A bus driver abused a blind, autistic student on his bus, and it was all captured on surveillance video.
The 16-year-old girl (who is unnamed to protect her identity) attended Horizon School in Saratoga Springs, a school for people with special needs. She is nonverbal, blind, and on the autism spectrum.
During one bus ride, the teen became agitated after a loud noise startled her. When she experiences unexpected disruptions like this, she typically reacts physically, by screaming and throwing out her arms. Her IEP clearly outlines what to do when she becomes upset. When the people caring for her count down from 50 or sing to her, it usually can calm her down.
However, neither the aides on the bus nor the driver, Gary Bertagnole, knew what to do during this bumpy bus ride. For Bertagnole, it was only his third day on his new route, though he had been a bus driver for the district for five years.
Even though Bertagnole was unfamiliar with the teen and how to work with special needs children and teenagers, he decided to act anyway to try to curb her behavior — and he chose to use threats and physical force.
After pulling off the road, he walked over to her seat. He began using brute force, pinning her wrists and leaning aggressively over her, yelling at her while he did so.
Some of what he yelled was clearly captured on the surveillance video.
“It hurts, doesn’t it?” he said.
When she tried to push him away, he slapped the side of her head.
“I don’t expect to wrestle with you every damn time,” he said.
It wasn’t an isolated incident, either. On at least two separate bus rides, surveillance video captured Bertagnole becoming physical with the autistic teen. The aides on the bus did not try to stop him.
The incidents happened in June of 2018. While the Saratoga Springs City Police Department did investigate the claims against Bertagnole, no criminal charges were filed, at the request of the child’s parents, the Turners.
“When this case was brought to our police department’s attention, the parents of the child requested that no charges be filed,” said David Johnson, a spokesperson for Saratoga Springs City. “They informed our officers that they felt the Alpine School District’s actions were sufficient.”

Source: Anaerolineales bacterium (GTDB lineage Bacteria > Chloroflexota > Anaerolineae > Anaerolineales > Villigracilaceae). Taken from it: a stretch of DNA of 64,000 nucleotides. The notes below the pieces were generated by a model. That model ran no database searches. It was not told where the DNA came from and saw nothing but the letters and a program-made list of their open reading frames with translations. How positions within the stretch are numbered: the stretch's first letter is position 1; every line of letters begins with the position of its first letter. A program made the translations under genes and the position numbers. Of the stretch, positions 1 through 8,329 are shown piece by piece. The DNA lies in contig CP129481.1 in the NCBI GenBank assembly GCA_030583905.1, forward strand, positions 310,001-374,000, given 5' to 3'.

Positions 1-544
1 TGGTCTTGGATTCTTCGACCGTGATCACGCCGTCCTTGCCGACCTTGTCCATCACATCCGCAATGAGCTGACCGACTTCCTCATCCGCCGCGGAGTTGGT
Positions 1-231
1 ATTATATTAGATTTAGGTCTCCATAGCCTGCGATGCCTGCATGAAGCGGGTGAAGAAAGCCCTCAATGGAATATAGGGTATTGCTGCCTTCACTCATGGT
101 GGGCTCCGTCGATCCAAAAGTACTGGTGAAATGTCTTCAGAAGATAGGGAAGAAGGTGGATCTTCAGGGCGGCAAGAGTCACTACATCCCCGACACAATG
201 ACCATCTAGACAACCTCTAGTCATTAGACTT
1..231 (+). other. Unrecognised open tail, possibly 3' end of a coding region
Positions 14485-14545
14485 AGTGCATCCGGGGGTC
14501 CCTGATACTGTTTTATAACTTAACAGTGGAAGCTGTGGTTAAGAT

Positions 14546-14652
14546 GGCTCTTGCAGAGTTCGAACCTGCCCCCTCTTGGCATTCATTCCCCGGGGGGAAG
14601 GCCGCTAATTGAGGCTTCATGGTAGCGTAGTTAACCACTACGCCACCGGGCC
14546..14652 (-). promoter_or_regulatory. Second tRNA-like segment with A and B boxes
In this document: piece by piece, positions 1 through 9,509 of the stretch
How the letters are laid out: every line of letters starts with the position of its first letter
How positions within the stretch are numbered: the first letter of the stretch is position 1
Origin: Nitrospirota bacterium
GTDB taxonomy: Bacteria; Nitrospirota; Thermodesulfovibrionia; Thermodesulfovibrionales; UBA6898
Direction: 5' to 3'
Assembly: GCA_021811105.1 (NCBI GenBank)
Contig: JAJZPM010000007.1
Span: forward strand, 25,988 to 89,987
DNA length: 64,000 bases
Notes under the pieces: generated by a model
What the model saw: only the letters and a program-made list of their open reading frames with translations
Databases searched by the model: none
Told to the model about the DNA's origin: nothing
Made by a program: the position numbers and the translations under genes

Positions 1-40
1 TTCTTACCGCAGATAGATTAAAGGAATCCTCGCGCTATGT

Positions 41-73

However, in the fall of that year, the Turners met with lawyers from the Disability Law Center, a nonprofit. The lawyers then filed complaints to the Utah State Board of Education. The board of education investigated the incident, yet found no wrongdoing on the school district’s part.
Now, more than a year after the incident occurred, the teen’s parents have filed a civil rights complaint lawsuit against the Utah State Board of Education, Bertagnole, and the Alpine School District.
Aaron Kinikini is the Legal Director of the Disability Law Center and is working with the family. He says that the parents are pursuing the lawsuit in the hopes that it will “change things.” Bus drivers in the district weren’t trained on how to interact with special needs students, and that is unacceptable.
“A grown man shouldn’t beat a child on a school bus. The bigger system issues are: Why did this bus driver have zero training on … A: how to deal with people with disabilities, and B: this specific child,” Kinikini said.
“The family of course hopes for a measure of justice, accountability, some changes in the way this specific school district either funds or administers or otherwise supervises employees that have daily contact with really vulnerable children,” he said.
The lawsuit states that the driver allegedly “violently assaulted, punched, slapped, painfully restrained, forcibly seized, verbally abused and cruelly taunted” the girl, and that he should’ve known better.
It seems like Bertagnole still hasn’t learned from the incident, however.
“They’re portraying it as bus driver abuse and it’s bull—-,” Bertagnole told The Salt Lake Tribune. “If anything, it was abuse on the girl’s part. I had no idea what the hell was going on with this girl. She just come off for no reason. She came unglued. … Those children become professional manipulators, and you have to correct them. When they receive correction, they usually appreciate it when they understand. And they do understand a hell of a lot more than we give them credit for.”
Since the incident, the Turners say their daughter has grown more anxious and fearful, and is unable to pay attention when she’s at school.
Learn more in this video.
C. Dixon likes to read, sing, eat, drink, write, and other verbs. She enjoys cavorting around the country to visit loved ones and experience new places, but especially likes to be at home with her husband, son, and dog.